The University District may see an improvement in pedestrian traffic and the University may receive a new crossing at a heavily trafficked intersection, thanks to two motions that passed at City Council last month.
The two motions, which were brought forward by Williamsville District Councillor Jim Neill and seconded by Sydenham Councillor Peter Stroud, focus on improving pedestrian traffic in the University District by broadening pedestrian priority sidewalk snow removal and exploring the feasibility of a “scramble crossing” at Union St. and University Ave.
A scramble crossing is a pedestrian crossing system that allows pedestrians to cross in any direction simultaneously — including diagonally — while stopping all traffic.
“It’s a good way to start off a new term. Everyone is sort of on the same page,” Stroud said.
A report about the feasibility of the scramble crossing will be brought back to Council “no later than June”, according to the motion, with the potential project implementation in September.
Stroud said recommendations usually get passed, but Council must take into account provincial laws dealing with traffic and infrastructure before implementing the project. Stroud added that although Toronto already has scramble intersections, they fall under a separate transportation act than Kingston’s would.
If the project is rejected under provincial law, Stroud said, “We’d have to lobby our provincial representative to try get an amendment for that law … hopefully that doesn’t happen.”
Stroud said the scramble and snow removal projects are important because of the high density of pedestrians in the University District.
“When you get jaywalking, it’s an indication that your existing traffic laws are either inadequate or you have massive amounts of scofflaws,” he said.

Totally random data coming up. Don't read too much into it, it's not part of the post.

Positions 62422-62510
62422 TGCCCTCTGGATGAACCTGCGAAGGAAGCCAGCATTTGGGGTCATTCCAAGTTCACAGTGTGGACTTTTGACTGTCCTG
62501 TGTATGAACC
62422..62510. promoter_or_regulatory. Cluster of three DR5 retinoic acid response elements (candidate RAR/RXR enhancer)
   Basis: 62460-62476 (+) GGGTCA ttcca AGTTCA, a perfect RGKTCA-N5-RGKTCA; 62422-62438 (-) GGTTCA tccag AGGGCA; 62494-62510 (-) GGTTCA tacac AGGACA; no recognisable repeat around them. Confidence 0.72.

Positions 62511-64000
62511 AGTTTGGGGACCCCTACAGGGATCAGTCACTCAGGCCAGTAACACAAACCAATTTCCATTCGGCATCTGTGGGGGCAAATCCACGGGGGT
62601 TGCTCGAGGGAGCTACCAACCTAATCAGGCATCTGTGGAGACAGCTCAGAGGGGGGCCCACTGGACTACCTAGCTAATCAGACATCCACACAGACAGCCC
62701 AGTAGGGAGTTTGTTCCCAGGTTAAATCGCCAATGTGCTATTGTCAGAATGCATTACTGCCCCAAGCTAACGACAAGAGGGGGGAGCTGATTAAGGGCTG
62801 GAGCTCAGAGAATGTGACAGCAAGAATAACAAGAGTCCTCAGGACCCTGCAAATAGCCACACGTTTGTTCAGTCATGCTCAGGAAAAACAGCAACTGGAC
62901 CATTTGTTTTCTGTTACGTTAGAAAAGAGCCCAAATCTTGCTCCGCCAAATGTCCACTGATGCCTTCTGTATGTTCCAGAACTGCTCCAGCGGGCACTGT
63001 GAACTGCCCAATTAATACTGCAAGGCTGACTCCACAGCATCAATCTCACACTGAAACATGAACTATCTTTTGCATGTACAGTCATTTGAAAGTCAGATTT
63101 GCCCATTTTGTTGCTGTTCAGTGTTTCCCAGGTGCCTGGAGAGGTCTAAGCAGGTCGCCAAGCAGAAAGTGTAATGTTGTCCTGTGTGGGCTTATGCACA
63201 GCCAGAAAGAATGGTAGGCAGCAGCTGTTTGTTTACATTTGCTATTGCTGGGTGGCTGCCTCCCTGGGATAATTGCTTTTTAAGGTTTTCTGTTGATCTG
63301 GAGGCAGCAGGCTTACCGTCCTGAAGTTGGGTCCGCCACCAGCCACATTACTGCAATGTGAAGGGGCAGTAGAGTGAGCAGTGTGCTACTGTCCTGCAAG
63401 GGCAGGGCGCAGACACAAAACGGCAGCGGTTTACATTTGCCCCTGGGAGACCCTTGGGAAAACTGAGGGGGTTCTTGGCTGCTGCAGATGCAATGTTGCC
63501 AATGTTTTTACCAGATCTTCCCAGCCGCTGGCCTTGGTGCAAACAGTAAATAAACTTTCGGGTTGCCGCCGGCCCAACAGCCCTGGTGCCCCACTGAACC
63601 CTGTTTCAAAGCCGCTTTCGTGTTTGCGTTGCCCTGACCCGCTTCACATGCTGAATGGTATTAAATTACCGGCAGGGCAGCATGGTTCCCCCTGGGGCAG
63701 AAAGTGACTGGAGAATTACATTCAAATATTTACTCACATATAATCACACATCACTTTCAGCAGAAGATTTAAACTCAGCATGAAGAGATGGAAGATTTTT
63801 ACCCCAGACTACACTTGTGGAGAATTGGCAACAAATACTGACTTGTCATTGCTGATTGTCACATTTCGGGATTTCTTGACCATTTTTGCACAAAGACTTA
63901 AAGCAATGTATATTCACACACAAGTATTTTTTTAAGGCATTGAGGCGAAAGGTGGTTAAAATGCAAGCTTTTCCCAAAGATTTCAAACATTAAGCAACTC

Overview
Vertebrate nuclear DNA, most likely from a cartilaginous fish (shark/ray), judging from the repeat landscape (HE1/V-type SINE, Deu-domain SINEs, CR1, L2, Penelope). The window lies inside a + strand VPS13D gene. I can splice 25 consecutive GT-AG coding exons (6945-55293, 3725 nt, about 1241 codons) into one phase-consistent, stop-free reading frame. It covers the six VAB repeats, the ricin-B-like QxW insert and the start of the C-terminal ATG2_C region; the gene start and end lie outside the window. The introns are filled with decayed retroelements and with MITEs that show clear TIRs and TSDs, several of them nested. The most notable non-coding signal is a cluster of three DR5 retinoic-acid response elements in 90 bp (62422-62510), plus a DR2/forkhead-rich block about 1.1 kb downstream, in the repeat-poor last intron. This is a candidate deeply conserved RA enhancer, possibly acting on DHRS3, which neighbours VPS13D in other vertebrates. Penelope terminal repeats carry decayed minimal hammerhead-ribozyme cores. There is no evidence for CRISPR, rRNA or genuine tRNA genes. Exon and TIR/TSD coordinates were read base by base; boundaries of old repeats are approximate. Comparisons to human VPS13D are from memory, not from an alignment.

The scramble crossing is supported by the University, as well.
“The addition of a scramble crossing at the intersection of Union Street and University Avenue aligns well with the Campus Master Plan, which recommended several changes to help improve pedestrian safety at priority intersections on campus,” Deputy Provost Laeeque Daneshmend told the Journal via email.
Daneshmend said the AMS played a significant role in moving this initiative forward with the City of Kingston.
AMS Municipal Affairs Commissioner Ariel Aguilar Gonzalez said snow removal is a large part of the AMS’s municipal platform, and as discussions came up around snow removal, the crosswalk was tied in.
“The benefit of us going forward and ‘making noise’, essentially, is that it forces staff to really recognize that there is such a high pedestrian traffic” that’s made up of more than just students, said Aguilar, ArtSci ’16.
The city has broadened pedestrian snow clearing routes and has been monitoring current situations to bring to discussion for next year. Kingston Public Works will ask for capital increase in order to purchase new equipment, which Aguilar said will help in discussions with the City.
“You can definitely tell that they have increased their activity around the University District,” he said.
“The next step is to formalize that in their official winter control plan.”
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